The FTSE 100 Is Set To Beat Brazil, China And Russia

As the World Cup approaches, nobody rates England’s chances. Scotland, Wales and Northern Ireland aren’t even there. In football, the British aren’t exactly world-beaters.

When it comes to investing, however, we’re in with a shout, with the UK economy racing ahead of the emerging market giants who dominated the last decade.

Beating The Big Boys

Big guns Brazil, China and Russia are shorn of star quality right now. Like ageing footballers, they’re showing signs of slowing down, according to latest OECD data.

Britain, by comparison, “is steadying at unusually strong growth rates”.

The OECD published its report shortly after government figures showed UK industrial output had leapt 3% in the past 12 months, beating analyst expectations.

Finally, Britain looks like a winner.

The FTSE 100 has thrashed Brazil, China and Russia over the last 12 months to return 15.61%, according to MSCI. That is more than double the growth rate on the Chinese stock market, which returned 7.34%. Russia and Brazil fared even worse (see table). 

This isn’t merely a flash in the pan. The UK also conquers over three years, returning 7.01% while the other three all delivered negative returns.

Country 1-year return 3-year return
UK 15.61% 7.01%
Brazil 2.16% -11.66%
China 7.34% -1.47%
Russia 5.23% -9.96%

Source: MSCI

The Indian Exception

Britain isn’t beating all the BRICs. India, is up almost 24% over the past year, as markets recover from the country’s political and currency turmoil. Over three years, Britain still wins easily.

The UK looks well placed to outperform, given the problems facing Brazil, China and Russia.

Brazil Loses Its Flair

In March, S&P downgraded Brazil’s credit rating to triple-B-minus. JP Morgan recently reported “a consensus that the fundamentals are so bad they are even off the radar”. The World Bank has just cut its forecast growth rate from 2.4% to 1.5%. Sentiment could improve if October’s election delivers a more market-friendly alternative, but there’s a world of risk in-between.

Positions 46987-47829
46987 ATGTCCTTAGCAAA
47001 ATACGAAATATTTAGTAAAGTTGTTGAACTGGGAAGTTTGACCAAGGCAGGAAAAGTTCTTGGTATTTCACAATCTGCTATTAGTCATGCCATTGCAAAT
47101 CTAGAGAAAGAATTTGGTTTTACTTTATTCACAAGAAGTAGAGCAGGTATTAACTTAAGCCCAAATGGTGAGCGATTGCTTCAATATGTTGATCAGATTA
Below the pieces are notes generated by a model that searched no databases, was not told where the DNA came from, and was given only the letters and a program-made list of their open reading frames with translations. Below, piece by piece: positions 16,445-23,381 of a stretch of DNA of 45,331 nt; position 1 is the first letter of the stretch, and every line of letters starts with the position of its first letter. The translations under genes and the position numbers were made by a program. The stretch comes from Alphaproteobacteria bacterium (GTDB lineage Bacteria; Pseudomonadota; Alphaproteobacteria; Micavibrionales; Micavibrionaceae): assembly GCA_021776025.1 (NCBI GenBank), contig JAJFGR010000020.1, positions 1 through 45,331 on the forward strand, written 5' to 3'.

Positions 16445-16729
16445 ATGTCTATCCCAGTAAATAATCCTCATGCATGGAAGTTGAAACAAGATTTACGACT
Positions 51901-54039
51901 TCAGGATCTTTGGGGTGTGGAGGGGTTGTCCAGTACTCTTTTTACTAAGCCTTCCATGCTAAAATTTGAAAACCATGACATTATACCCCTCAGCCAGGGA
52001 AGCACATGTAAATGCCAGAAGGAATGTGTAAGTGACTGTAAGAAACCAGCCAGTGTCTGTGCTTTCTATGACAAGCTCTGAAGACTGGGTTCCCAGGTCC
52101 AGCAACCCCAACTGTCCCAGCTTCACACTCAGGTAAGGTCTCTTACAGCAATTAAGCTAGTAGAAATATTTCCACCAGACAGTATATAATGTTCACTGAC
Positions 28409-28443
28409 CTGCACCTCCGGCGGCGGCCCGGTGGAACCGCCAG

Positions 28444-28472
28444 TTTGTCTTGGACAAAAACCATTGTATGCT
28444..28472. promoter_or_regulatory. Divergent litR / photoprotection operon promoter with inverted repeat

China Crisis

The World Bank also downgraded China’s growth forecasts, if slightly, from 7.7% to 7.6%. Even this depends on the success of the government’s rebalancing efforts, as it seeks to contain credit and property bubbles without destroying growth, and shift the country from an export-led to a consumption-based model. 

Russian Gloom

The World Bank is also down on Russia, predicting 0.5% growth, far lower than the 2.2% it forecast in January. Ukraine, naturally, is to blame, as the threat of US sanctions continues to hang over the economy.

Brazil, China and Russia are likely to find the going even harder as the US Federal Reserve continues tapering, draining emerging markets of yet more liquidity. 

By contrast, the UK economy is “stirring into life”, the World Bank says, predicting growth of 3.4% next year, rising to 3.5% in 2015.

Don’t just watch from the sidelines; you can participate in the UK recovery by buying a low-cost FTSE 100 tracker such as iShares Core FTSE 100 Ucits ETF (LSE: CUKX) or db x-trackers FTSE 100 Ucits ETF (LSE: XDUK). 

With the market trading at a reasonably priced 14.22 times earnings, and offering a yield of 3.5% a year, now could be a good time to get stuck in.

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Harvey doesn't own any company mentioned in this article